The Confessions of Frannie Langton by Sara Collins – Review

TitleThe Confessions of Frannie Langton

Author: Sara Collins

Genre: Historical Fiction

Publisher: Viking

Publication Date: 4th April 2019


Summary: from Amazon

‘They say I must be put to death for what happened to Madame, and they want me to confess. But how can I confess what I don’t believe I’ve done?’

1826, and all of London is in a frenzy. Crowds gather at the gates of the Old Bailey to watch as Frannie Langton, maid to Mr and Mrs Benham, goes on trial for their murder. The testimonies against her are damning – slave, whore, seductress. And they may be the truth. But they are not the whole truth.

For the first time Frannie must tell her story. It begins with a girl learning to read on a plantation in Jamaica, and it ends in a grand house in London, where a beautiful woman waits to be freed.

But through her fevered confessions, one burning question haunts Frannie Langton: could she have murdered the only person she ever loved?


I was immediately drawn to this book because of the gorgeous cover and because the story sounded so fascinating – and it didn’t disappoint. The first thing that has to be said about The Confessions of Frannie Langton is that the prose is simply stunning. I have to be honest and say that sometimes extremely descriptive or flowery language in books can get on my nerves a bit because I think it can detract from the story or feel unnecessary. However, in this book the language was so skilfully used as if Collins had genuinely deeply considered every word she has written and it paid off big time. Frannie’s voice in this novel is so sharp, enigmatic, strong, at times harsh even and she feels completely like a real, conflicted person who will make such an impression on the reader.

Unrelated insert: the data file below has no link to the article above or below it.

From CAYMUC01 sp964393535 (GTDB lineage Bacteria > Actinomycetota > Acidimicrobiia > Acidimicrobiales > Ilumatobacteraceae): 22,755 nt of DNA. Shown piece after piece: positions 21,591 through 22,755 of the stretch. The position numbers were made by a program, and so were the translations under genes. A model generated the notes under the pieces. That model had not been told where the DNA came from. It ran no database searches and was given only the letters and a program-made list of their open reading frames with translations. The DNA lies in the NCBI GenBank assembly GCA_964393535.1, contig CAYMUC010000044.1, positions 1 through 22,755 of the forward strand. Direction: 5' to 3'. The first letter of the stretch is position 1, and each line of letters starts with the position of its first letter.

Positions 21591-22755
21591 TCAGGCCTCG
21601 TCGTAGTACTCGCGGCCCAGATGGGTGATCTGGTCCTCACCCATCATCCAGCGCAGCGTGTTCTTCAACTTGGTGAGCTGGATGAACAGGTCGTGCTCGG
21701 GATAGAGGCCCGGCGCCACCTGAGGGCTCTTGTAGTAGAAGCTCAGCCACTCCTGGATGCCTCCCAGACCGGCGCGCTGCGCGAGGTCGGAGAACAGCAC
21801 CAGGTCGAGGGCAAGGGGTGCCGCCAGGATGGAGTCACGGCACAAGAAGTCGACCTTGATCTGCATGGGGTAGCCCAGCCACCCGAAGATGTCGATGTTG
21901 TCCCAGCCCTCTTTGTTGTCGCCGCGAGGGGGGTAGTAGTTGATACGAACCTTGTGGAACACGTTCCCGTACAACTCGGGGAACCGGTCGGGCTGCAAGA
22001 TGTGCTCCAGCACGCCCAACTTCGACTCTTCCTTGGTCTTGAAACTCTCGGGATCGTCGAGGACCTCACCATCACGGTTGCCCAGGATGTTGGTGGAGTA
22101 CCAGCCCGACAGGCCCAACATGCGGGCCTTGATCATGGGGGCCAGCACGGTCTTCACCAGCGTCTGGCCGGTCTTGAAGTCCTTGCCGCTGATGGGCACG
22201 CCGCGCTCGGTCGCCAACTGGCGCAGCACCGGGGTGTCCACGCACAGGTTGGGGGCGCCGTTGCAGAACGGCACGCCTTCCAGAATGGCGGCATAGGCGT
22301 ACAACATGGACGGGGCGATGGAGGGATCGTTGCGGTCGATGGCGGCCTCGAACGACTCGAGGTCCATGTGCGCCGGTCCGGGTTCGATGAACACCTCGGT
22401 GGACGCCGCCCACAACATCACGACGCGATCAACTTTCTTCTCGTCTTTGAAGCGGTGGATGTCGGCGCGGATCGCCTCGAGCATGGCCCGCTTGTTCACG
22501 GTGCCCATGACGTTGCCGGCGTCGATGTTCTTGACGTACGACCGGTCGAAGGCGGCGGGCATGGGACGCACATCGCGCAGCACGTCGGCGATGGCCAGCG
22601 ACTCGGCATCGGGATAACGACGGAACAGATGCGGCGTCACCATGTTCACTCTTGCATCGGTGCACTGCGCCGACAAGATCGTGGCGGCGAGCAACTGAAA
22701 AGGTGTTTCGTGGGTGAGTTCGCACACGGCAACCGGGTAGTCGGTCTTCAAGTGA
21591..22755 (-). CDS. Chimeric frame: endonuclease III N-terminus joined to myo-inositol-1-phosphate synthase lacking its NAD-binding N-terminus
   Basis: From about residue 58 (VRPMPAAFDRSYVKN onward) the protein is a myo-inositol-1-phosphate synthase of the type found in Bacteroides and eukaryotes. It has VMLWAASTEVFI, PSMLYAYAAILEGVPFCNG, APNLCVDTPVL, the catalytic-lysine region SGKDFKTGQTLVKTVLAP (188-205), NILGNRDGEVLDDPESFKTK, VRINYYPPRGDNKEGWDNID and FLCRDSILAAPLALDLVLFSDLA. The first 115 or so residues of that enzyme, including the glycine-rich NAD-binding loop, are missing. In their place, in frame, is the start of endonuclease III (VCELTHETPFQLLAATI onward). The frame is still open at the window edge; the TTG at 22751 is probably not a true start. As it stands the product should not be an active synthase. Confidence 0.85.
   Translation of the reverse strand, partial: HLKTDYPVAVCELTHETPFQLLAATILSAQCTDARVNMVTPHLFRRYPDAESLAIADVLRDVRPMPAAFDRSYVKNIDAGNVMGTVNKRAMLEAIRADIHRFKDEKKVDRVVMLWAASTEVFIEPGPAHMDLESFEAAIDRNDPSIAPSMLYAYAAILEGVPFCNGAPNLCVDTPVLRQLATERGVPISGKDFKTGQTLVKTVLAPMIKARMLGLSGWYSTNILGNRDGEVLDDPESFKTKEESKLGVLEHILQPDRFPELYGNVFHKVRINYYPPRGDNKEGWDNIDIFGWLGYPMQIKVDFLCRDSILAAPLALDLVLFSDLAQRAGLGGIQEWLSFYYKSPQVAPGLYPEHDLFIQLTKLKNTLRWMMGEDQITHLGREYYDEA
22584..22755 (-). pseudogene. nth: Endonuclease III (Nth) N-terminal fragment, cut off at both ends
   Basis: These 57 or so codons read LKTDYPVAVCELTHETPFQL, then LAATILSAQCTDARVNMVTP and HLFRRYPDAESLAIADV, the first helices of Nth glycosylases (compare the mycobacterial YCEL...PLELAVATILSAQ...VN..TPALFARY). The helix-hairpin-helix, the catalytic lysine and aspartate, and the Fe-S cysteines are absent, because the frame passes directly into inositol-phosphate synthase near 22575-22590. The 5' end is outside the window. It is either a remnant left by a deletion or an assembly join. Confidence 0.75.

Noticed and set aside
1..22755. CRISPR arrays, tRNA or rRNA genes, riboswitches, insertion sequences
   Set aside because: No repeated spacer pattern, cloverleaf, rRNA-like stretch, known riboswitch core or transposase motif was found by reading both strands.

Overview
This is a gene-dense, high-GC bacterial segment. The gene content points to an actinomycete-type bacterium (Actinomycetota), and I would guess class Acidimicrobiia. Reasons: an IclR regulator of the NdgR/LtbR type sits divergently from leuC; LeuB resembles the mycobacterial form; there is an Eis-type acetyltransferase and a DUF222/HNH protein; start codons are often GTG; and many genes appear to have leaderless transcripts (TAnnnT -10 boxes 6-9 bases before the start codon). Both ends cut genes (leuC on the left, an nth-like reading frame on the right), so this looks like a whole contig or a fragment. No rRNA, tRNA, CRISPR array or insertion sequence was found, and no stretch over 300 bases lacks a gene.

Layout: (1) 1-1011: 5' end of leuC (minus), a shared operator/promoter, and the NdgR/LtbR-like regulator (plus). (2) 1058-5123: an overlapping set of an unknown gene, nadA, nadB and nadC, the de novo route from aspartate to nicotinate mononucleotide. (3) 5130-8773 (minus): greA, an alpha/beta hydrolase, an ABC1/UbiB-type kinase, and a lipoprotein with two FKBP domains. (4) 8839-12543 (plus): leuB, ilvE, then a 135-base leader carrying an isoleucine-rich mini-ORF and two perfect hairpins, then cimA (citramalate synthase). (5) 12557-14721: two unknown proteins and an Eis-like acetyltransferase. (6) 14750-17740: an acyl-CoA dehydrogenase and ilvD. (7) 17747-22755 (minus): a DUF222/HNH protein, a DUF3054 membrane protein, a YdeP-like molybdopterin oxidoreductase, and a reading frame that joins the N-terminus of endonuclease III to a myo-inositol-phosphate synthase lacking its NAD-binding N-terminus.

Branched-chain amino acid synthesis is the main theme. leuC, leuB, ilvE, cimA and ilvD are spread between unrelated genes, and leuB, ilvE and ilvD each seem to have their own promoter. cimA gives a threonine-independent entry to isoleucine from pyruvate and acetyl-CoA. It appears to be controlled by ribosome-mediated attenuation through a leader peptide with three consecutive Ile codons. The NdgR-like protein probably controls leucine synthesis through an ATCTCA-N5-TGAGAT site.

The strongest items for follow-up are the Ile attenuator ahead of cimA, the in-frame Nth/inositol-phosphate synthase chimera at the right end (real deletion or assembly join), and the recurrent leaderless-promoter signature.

It took me a little while to get totally immersed in Frannie’s world but once I was, I was hooked. I had to know what was going to happen to her and why she ended up in the position she is in. This is not a clear cut story of heroes and villains in the direct sense, there are shades of grey in almost every character and Collins has done a fantastic job creating relationships full of complexity and intrigue. I came away from reading this book feeling like I had read something written by a truly talented author and I can’t wait to read whatever she writes next. The Confessions of Frannie Langton is full of intelligence, wit, anger and the intricacies and dangers of love and hate. I highly recommend it.


The Confessions of Frannie Langton

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